New Delhi: India's top leaders on Wednesday denied a rift between the country's civilian government and its military brass after an article in a leading national newspaper described a tense episode in January in which civilian leaders became deeply unnerved when two army units advanced on the capital in an unannounced night-time drill.
The Indian Express, an English-language daily, reported on Wednesday that on the evening of January 16 and the next morning, detachments of mechanized infantry and other troops began rolling toward New Delhi from two directions without notifying the Defense Ministry, as protocol requires. Uncertain what was happening, civilian authorities "raised an alert" and eventually ordered the army to return the units to their bases, the newspaper reported.
The article, splashed across the front page, created a sensation in the Indian news media, stirring a discussion on the country's all-news channels and on Twitter, where many criticized The Express for, they said, sensationalizing the episode when relations between civilian and military leaders are already fraught.
"These are alarmist reports and should not be taken at face value," Prime Minister Manmohan Singh told reporters.
The Defense Ministry denied that any communication breakdown had occurred, and described the exercises as routine. "This is baseless," Defense Minister A. K. Antony said after appearing at a ceremony in southern India. "There is no communication gap between the army and the Ministry of Defense."
For three months, India's military and civilian leaders have struggled to maintain a unified front amid a very public dispute between the Indian Army chief, General Vijay Kumar Singh, and the government. In January, General Singh sued the government in the country's Supreme Court over the conflicting years of his birth date in military records - an issue linked to the timing of his mandatory retirement. The court sided with the government.
Last month, General Singh set off another controversy when he told another newspaper, The Hindu, that he had been offered a large bribe by a lobbyist working for a military contractor. He said he had reported the bribe to Mr. Antony, but neither man apparently acted on the issue. Also last month, Indian news media reported on a leaked letter in which the general warned the prime minister that the Indian military was poorly equipped and woefully unprepared to address challenges posed by China.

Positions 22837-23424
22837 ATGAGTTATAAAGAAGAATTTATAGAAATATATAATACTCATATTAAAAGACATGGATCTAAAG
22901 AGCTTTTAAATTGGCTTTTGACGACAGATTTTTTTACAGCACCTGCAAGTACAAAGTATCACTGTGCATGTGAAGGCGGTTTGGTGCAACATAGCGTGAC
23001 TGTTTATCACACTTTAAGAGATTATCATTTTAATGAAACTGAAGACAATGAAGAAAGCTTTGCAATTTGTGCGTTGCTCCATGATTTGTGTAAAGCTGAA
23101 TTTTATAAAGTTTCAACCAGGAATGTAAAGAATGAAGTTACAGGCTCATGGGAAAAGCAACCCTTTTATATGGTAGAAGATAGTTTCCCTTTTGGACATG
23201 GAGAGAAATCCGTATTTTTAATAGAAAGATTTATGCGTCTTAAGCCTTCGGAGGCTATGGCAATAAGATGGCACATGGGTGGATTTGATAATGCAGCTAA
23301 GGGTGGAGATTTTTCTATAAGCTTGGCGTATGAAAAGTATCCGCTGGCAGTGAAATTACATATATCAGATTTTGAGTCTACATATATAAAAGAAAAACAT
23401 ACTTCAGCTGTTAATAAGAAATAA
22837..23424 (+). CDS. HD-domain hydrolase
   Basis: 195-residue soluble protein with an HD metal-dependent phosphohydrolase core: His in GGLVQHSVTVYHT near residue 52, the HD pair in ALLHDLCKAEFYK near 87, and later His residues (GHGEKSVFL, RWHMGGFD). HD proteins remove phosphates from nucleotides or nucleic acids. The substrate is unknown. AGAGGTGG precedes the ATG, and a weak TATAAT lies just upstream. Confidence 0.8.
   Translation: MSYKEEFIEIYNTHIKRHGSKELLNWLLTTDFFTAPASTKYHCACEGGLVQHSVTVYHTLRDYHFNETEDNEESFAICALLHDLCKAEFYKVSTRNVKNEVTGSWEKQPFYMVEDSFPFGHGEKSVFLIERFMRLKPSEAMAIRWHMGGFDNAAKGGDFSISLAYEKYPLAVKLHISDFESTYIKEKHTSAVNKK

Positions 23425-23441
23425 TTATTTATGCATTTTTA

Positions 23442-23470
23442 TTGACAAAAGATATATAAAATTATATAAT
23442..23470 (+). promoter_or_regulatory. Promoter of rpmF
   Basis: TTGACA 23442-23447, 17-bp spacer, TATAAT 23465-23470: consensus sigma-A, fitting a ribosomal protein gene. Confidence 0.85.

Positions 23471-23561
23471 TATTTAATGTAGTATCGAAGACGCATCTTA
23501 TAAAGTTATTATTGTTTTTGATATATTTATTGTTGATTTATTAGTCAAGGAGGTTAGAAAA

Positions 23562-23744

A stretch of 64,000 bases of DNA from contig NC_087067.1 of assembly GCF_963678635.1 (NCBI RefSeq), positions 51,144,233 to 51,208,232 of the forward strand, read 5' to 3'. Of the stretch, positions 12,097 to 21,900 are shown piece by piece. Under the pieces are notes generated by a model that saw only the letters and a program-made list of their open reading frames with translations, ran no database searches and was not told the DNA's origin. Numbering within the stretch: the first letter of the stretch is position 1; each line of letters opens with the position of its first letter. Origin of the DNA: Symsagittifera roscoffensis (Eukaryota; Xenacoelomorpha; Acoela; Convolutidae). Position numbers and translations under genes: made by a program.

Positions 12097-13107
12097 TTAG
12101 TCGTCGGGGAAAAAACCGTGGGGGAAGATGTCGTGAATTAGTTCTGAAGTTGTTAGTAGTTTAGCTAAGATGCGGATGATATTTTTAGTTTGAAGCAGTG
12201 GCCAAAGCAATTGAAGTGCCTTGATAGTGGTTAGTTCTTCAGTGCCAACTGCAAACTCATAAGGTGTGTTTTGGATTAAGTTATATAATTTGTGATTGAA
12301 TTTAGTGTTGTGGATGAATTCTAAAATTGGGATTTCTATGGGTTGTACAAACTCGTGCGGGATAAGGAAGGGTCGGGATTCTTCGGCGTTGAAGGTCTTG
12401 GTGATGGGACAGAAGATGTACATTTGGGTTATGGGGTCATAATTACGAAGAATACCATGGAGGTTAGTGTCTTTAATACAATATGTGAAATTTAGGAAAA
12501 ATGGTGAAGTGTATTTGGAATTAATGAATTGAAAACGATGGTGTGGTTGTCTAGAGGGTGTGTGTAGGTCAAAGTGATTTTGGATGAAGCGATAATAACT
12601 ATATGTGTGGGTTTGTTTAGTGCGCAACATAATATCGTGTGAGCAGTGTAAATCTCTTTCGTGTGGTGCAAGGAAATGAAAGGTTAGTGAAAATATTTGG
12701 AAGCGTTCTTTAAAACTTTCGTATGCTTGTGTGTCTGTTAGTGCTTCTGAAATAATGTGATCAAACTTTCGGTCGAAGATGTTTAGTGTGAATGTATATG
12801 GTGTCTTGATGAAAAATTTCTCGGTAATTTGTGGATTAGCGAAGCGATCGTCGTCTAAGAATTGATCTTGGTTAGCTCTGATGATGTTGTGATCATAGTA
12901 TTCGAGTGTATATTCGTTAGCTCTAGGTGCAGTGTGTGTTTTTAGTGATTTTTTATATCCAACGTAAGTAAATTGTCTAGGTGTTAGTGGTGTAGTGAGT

Defense Ministry and military officials have said the episode described by The Express was a routine drill to test the mobility of army units at night in foggy conditions. But The Express reported that the army had not notified the ministry, and that the defense minister and prime minister had learned of the movement from intelligence agencies.
At one point, the Defense Ministry put in effect "a contingency plan" meant to impede the units: a false terrorism alert to prompt the police to set up roadblocks and slow traffic into the capital. Eventually, defense officials spoke to a general who assured them that the movements were a routine drill. Regardless, the army was told to end the drill and send the units back.
In a statement, The Express defended its reporting as "meticulous" and said the government had still not explained the underlying questions raised by the episode.
"Neither side explained why the Ministry of Defense wasn't notified, why the troops were suddenly asked to go back and what explanation was offered, if any, by the army to the government," the statement said.
Shekhar Gupta, the editor in chief and the lead writer of the article, said The Express was not insinuating that military leaders had been moving against the government. Instead, Mr. Gupta said, the episode revealed the depth of mistrust between civilian and military leaders.
Uday Bhaskar, a retired Indian Navy commodore, said the military's allegiance to upholding the Indian Constitution and India's democracy was unshakable. But he agreed that mistrust between military and civilian leaders had deepened, partly because of the poisonous political environment in New Delhi, which he said was fueled by an increasingly sensationalistic media.
Ravi Shankar Prasad, a spokesman for the opposition Bharatiya Janata Party, said: "The relationship between the army and the political leadership is at an all-time low. This is a matter of deep concern."
© 2012, The New York Times News Service